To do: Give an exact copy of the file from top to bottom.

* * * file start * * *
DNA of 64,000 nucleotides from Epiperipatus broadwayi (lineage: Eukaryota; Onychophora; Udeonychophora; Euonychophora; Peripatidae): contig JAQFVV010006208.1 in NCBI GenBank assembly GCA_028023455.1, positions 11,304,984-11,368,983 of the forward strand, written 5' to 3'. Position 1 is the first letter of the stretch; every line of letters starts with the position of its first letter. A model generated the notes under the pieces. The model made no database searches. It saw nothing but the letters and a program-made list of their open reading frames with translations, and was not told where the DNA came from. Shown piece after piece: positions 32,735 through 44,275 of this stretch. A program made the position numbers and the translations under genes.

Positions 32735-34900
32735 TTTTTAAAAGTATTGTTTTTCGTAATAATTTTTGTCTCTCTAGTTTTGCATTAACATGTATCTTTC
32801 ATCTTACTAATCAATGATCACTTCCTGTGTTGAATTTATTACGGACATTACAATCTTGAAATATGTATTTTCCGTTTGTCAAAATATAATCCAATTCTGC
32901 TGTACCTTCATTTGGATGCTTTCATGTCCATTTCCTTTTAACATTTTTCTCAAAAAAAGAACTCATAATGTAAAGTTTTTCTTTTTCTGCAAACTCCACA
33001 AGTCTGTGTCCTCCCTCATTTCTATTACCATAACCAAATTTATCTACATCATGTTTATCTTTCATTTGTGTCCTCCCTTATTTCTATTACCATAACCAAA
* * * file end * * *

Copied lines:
DNA of 64,000 nucleotides from Epiperipatus broadwayi (lineage: Eukaryota; Onychophora; Udeonychophora; Euonychophora; Peripatidae): contig JAQFVV010006208.1 in NCBI GenBank assembly GCA_028023455.1, positions 11,304,984-11,368,983 of the forward strand, written 5' to 3'. Position 1 is the first letter of the stretch; every line of letters starts with the position of its first letter. A model generated the notes under the pieces. The model made no database searches. It saw nothing but the letters and a program-made list of their open reading frames with translations, and was not told where the DNA came from. Shown piece after piece: positions 32,735 through 44,275 of this stretch. A program made the position numbers and the translations under genes.

Positions 32735-34900
32735 TTTTTAAAAGTATTGTTTTTCGTAATAATTTTTGTCTCTCTAGTTTTGCATTAACATGTATCTTTC
32801 ATCTTACTAATCAATGATCACTTCCTGTGTTGAATTTATTACGGACATTACAATCTTGAAATATGTATTTTCCGTTTGTCAAAATATAATCCAATTCTGC
32901 TGTACCTTCATTTGGATGCTTTCATGTCCATTTCCTTTTAACATTTTTCTCAAAAAAAGAACTCATAATGTAAAGTTTTTCTTTTTCTGCAAACTCCACA
33001 AGTCTGTGTCCTCCCTCATTTCTATTACCATAACCAAATTTATCTACATCATGTTTATCTTTCATTTGTGTCCTCCCTTATTTCTATTACCATAACCAAA